It has been reported that an ARE in the 3'-UTR regulates the expression of many types of genes, including some cytokines, immediate early genes and trophic factors [18
]. Moreover, many families of RNA-binding proteins that specifically recognize an ARE in several genes have been identified. AUF1 consists of four splicing variants and is reported to destabilize mRNA through an ARE [22
]. In contrast, the ELAV family members, including HuR, HuD, HuB and HuC, are suggested to enhance mRNA stabilization [24
]. We transfected our reporter constructs containing the mouse GDNF 3'-UTR together with the AUF1 splicing variants or the ELAV family members; however, none of the ARE-binding proteins restored luciferase activity in the C6 cells transfected (unpublished data). Some stimuli (e.g
., NGF [26
], GM-CSF [27
], PMA [28
], LPS [29
] and heat shock [30
]) have been reported to stabilize mRNA through the activation of intracellular signaling pathways [26
] and/or the modification of RNA-binding proteins [26
]. We attempted to examine the effects of PMA and LPS, which were previously reported to up-regulate endogenous GDNF mRNA, but neither stimulus inhibited the suppressive effect of an ARE in the mouse GDNF 3'-UTR. As some factors, including poly(A)-binding proteins [33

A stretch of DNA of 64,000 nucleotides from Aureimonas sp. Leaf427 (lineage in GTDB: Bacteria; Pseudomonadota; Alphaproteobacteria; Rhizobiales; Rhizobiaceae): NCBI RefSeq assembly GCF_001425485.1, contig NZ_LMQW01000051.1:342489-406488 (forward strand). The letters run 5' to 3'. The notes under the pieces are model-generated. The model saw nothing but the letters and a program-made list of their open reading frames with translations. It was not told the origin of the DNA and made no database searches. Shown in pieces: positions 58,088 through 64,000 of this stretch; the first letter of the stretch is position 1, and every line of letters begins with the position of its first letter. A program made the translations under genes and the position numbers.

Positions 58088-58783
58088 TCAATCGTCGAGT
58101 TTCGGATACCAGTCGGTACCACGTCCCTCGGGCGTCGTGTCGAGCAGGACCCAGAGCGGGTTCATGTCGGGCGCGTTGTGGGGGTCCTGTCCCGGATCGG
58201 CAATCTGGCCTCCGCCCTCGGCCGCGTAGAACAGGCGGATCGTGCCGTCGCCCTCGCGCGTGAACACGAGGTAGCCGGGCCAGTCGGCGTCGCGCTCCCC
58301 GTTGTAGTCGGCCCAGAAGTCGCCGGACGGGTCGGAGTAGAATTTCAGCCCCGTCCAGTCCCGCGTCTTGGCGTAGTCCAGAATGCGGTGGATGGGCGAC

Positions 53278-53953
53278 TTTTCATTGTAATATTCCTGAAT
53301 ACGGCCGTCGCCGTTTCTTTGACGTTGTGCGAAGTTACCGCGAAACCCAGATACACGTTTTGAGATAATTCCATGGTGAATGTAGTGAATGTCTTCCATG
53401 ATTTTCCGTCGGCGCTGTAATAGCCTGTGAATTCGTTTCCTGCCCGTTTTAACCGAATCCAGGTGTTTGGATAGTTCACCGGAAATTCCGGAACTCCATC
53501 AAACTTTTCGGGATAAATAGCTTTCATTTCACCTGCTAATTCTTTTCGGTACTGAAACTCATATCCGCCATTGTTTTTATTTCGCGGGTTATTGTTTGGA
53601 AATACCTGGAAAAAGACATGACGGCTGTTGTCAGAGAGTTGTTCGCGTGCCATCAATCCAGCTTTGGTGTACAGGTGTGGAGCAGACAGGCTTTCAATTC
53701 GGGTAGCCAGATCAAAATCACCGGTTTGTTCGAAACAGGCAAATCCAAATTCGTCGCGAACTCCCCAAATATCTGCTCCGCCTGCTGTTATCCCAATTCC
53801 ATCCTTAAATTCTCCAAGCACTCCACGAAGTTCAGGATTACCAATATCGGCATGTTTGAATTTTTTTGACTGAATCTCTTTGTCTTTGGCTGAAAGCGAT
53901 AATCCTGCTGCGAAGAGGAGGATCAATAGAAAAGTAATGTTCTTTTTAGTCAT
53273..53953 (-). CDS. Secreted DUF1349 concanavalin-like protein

] and microRNAs [34
], have also been reported to post-transcripionally regulate the amount of mRNA with a 3'-UTR in quantity, we investigated whether PABPc1, a poly(A)-binding protein, affects the suppressive effect of the mouse GDNF 3'-UTR. Our results show that PABPc1 overexpression does not affect this suppressive feature. Therefore, it is still unclear which factors (proteins and/or RNA molecules) participate in GDNF expression via its 3'-UTR. Using miRBase http://www.mirbase.org/
to search for microRNAs that might recognize the ARE and non-ARE regions, we found that some microRNAs (e.g
., mmu-miR-1955-5p and mmu-miR-883a-3p) are predictied to associate with the suppressive regions within the Δ13 and Δ 5 regions, respectively. Thus, further studies on the identification and characterization of negative regulators that destabilize the GDNF mRNA in combination with AREs and other suppressive regions of the GDNF 3'-UTR are required to determine the mehanisms for regulating GDNF expression under pathophysilological conditions.
We previously characterized three distinct mouse GDNF promoters upstream of exons 1, 2 and 3 [35
]. Brodbeck et al.
reported that Six2, a homeobox gene, recognizes its consensus sequence in the mouse GDNF promoter 1 and potentiates its promoter activity [37
]. With the exception of Six2 as a regulator of renal development [38
], none of the transcriptional factors related to neuronal inflammation have been identified, although many inflammatory stimuli are reported to enhance intrinsic GDNF mRNA expression in vivo
and in vitro